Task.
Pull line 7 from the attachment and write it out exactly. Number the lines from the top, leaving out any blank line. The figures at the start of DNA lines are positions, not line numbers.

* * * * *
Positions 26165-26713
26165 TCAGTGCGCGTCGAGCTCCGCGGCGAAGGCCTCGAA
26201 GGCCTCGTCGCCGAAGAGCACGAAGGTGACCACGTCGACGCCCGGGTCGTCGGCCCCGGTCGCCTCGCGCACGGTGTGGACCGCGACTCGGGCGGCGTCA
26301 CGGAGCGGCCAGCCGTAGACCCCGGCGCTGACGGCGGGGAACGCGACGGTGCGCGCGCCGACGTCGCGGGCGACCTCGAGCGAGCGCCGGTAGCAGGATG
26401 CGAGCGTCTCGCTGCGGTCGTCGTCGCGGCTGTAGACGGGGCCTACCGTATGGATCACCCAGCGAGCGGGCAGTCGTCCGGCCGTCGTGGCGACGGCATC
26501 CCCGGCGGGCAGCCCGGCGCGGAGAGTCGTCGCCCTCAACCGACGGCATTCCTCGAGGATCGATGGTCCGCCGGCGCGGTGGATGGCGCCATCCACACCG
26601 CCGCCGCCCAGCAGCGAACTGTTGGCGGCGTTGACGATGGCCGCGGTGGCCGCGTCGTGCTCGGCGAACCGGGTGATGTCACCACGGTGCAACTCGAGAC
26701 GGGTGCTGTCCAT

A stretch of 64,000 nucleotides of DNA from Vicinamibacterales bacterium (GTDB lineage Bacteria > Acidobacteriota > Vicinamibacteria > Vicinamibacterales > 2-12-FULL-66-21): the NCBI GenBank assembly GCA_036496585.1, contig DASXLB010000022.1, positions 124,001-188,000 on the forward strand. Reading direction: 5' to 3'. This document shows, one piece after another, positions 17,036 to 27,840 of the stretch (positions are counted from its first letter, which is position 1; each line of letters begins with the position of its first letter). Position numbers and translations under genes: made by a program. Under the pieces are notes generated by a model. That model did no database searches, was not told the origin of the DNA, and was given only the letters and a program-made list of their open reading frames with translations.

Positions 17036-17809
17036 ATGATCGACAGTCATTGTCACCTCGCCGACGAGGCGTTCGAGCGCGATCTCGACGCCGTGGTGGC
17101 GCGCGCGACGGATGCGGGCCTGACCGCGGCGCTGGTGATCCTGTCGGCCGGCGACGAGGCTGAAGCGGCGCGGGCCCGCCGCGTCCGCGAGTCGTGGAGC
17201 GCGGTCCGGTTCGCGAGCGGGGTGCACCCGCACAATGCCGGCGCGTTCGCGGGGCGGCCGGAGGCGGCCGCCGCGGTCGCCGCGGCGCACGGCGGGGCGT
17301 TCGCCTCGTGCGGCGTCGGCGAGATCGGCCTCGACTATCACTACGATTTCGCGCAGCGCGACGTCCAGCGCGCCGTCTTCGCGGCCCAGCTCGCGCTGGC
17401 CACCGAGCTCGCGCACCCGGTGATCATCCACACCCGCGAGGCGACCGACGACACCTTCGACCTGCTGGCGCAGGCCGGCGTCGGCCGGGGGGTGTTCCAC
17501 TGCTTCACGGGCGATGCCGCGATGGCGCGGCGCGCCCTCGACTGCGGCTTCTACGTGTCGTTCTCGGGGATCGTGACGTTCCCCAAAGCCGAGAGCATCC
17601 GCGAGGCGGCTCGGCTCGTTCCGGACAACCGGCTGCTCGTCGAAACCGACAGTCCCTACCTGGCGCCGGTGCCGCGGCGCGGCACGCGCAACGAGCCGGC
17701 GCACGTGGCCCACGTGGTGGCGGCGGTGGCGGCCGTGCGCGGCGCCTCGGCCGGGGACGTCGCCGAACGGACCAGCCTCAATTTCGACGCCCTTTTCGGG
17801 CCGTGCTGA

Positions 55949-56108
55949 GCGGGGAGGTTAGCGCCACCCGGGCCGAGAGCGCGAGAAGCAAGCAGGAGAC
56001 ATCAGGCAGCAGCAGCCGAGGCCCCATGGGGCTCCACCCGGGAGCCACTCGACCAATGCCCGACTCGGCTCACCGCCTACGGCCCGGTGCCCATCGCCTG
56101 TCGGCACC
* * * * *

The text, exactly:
26601 CCGCCGCCCAGCAGCGAACTGTTGGCGGCGTTGACGATGGCCGCGGTGGCCGCGTCGTGCTCGGCGAACCGGGTGATGTCACCACGGTGCAACTCGAGAC